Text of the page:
Diversity, Equity, Inclusion, and Belonging
1791 Delegates is certified as an LGBT+ Business Enterprise® by the National LGBT+ Chamber of Commerce. Two-thirds of the staff identify as racial, sexual, or religious minorities. Meet our team at www.1791delegates.org
As a charity that serves the public good, 1791 Delegates recognizes that non-discrimination practices are not enough to dismantle systemic oppression. 1791 Delegates is committed to curating anti-discrimination culture in our organization, partnerships, and products. 1791 Delegates does not discriminate based on race, ethnicity, color, caste, religion, belief, national origin, sex, gender identity, sexual orientation, age, disability, marital status, pregnancy, parental status, socioeconomic status, political affiliation, union membership, veteran status, or any other legally protected identity. 1791 Delegates does not engage in the aforementioned discriminatory practices in admissions, hiring employees, recruiting volunteers, or serving the public.
DIVERSITY AND INCLUSION
1791 Delegates produces inclusive materials by and for diverse stakeholders, ensuring that the education content at EducationLaw.org and ReligionAndPublicLife.org is anti-oppressive, anti-racist, and honors diverse cultures. As First Amendment educators, we build culturally responsive experiences and our programs model methods for promoting cross-cultural and multicultural understanding in both content and form. Contributors bring their unique standpoint to 1791 Delegates’ educational initiatives. They do not speak for others who hold similar or overlapping identities. By inviting diverse ideas and people from different backgrounds, we train learners to see human diversity as both a strength and a strategy for co-creating a shared community. Our print and digital publications are accessible to people with various learning styles, shareable, and aesthetically compelling. We use plain language to make legal and academic concepts intelligible and culturally relevant. Our tone is respectful, honoring the intelligence and dignity of our diverse audiences.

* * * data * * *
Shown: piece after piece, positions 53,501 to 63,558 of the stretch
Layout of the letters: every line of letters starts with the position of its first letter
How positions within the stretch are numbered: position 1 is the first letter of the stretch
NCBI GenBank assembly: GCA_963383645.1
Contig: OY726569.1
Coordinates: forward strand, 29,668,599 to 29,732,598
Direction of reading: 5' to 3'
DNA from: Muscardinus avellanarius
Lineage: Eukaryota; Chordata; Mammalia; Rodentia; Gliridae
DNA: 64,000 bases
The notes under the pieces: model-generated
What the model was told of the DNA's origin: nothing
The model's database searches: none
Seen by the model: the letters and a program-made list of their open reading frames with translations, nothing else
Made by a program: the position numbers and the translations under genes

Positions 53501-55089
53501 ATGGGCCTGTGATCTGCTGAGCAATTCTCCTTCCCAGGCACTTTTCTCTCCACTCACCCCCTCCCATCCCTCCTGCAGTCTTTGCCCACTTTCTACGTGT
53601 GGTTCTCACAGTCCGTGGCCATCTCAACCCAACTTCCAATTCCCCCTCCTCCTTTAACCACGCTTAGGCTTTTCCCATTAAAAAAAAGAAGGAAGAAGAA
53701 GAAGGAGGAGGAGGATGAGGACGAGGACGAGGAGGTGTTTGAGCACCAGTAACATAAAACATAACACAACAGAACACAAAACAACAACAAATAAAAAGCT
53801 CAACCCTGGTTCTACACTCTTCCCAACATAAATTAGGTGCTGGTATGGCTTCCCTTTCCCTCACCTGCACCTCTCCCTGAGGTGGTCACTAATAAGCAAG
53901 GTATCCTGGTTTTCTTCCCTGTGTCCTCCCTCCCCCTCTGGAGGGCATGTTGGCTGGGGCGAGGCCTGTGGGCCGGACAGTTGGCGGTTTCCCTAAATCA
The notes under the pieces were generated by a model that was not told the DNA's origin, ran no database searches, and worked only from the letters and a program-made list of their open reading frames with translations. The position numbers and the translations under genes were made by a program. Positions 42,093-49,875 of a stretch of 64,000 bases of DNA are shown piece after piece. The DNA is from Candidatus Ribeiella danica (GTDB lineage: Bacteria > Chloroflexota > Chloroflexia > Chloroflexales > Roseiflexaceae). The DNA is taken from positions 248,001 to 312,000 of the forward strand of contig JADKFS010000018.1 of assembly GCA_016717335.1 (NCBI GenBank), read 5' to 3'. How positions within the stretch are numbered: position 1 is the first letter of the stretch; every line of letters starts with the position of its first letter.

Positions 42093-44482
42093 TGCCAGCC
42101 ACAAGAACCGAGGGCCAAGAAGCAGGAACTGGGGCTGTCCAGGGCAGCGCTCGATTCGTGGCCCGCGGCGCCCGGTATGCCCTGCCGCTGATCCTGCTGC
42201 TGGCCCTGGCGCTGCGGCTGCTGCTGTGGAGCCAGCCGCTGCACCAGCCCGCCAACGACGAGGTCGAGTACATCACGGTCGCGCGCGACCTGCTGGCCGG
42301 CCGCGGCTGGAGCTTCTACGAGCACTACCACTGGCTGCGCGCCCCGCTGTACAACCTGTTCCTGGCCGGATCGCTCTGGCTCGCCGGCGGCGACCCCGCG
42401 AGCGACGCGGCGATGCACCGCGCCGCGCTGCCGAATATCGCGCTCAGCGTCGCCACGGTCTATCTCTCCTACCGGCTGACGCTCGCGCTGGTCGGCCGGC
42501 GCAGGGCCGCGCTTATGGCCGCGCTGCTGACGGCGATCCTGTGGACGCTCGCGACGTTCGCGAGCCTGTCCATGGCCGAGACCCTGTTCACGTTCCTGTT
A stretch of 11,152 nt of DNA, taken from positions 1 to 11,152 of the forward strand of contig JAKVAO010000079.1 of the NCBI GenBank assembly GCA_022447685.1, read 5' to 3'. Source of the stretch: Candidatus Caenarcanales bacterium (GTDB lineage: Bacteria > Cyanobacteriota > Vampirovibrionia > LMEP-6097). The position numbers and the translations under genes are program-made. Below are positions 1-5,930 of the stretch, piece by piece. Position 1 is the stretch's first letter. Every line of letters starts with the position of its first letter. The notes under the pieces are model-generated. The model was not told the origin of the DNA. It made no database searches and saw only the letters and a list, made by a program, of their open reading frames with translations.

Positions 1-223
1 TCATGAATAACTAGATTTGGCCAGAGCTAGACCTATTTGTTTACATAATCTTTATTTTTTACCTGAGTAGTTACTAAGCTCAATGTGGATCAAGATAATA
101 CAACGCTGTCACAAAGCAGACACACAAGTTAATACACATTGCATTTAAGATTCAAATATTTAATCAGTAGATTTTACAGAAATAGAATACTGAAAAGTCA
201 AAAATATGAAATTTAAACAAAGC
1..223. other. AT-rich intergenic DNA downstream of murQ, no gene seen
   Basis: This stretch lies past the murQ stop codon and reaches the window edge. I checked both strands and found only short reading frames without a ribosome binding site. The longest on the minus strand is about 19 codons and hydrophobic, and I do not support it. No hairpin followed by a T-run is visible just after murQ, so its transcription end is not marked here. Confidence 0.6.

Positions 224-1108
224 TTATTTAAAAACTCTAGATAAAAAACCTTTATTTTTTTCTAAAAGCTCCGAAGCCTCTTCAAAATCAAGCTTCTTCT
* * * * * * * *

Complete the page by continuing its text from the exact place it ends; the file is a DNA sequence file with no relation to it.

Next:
CIVIC EDUCATION FOR THE COMMON GOOD
Our First Amendment educators reach a variety of public and private settings, including public schools and government agencies. In this context, our education researchers and curriculum writers apply the following consensus statement to teach about law and religion in public schools: “Our approach to teaching about religion is academic, not devotional; we strive for student awareness of religions, but do not press for student acceptance of any religion or nonreligion; we sponsor the study about religion, not the practice of religion; we expose students to a diversity of religious and non-religious views, but may not impose any particular view; we educate about all religions, we do not promote or denigrate any religion; we inform students about religious beliefs and practices but do not conform students to any particular belief or practice.”
NONPARTISAN CIVIC EDUCATION
1791 Delegates does not directly or indirectly participate or intervene in any political campaign on behalf of (or in opposition to) any candidate for elective public office. Our civic education programs do, however, educate the public about the intersection of law, education, and religion and contextualize and critique political initiatives and legal developments. 1791 Delegates vigorously counters misinformation and disinformation in political discourse by using academic and evidenced-based research to cultivate an informed and engaged citizenry.